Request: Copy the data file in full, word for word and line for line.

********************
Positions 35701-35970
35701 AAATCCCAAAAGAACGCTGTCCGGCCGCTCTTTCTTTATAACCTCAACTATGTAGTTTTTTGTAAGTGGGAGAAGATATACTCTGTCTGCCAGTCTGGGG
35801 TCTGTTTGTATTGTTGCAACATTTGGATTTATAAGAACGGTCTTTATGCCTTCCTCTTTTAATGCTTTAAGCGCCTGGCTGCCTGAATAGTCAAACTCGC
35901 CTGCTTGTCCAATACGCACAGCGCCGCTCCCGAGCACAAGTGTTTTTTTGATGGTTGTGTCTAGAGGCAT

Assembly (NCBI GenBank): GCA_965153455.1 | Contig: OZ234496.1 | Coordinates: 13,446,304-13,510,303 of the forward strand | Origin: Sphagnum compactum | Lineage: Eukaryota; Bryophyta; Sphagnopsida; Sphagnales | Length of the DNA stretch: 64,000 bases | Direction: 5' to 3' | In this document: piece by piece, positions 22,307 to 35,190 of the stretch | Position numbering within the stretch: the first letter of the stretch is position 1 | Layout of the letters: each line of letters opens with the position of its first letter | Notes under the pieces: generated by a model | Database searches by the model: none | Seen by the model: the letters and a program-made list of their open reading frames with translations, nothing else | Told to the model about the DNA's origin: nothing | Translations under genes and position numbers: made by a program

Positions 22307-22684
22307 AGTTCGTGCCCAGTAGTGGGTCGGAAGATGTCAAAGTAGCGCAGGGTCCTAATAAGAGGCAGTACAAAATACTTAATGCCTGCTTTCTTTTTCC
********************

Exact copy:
Positions 35701-35970
35701 AAATCCCAAAAGAACGCTGTCCGGCCGCTCTTTCTTTATAACCTCAACTATGTAGTTTTTTGTAAGTGGGAGAAGATATACTCTGTCTGCCAGTCTGGGG
35801 TCTGTTTGTATTGTTGCAACATTTGGATTTATAAGAACGGTCTTTATGCCTTCCTCTTTTAATGCTTTAAGCGCCTGGCTGCCTGAATAGTCAAACTCGC
35901 CTGCTTGTCCAATACGCACAGCGCCGCTCCCGAGCACAAGTGTTTTTTTGATGGTTGTGTCTAGAGGCAT

Assembly (NCBI GenBank): GCA_965153455.1 | Contig: OZ234496.1 | Coordinates: 13,446,304-13,510,303 of the forward strand | Origin: Sphagnum compactum | Lineage: Eukaryota; Bryophyta; Sphagnopsida; Sphagnales | Length of the DNA stretch: 64,000 bases | Direction: 5' to 3' | In this document: piece by piece, positions 22,307 to 35,190 of the stretch | Position numbering within the stretch: the first letter of the stretch is position 1 | Layout of the letters: each line of letters opens with the position of its first letter | Notes under the pieces: generated by a model | Database searches by the model: none | Seen by the model: the letters and a program-made list of their open reading frames with translations, nothing else | Told to the model about the DNA's origin: nothing | Translations under genes and position numbers: made by a program

Positions 22307-22684
22307 AGTTCGTGCCCAGTAGTGGGTCGGAAGATGTCAAAGTAGCGCAGGGTCCTAATAAGAGGCAGTACAAAATACTTAATGCCTGCTTTCTTTTTCC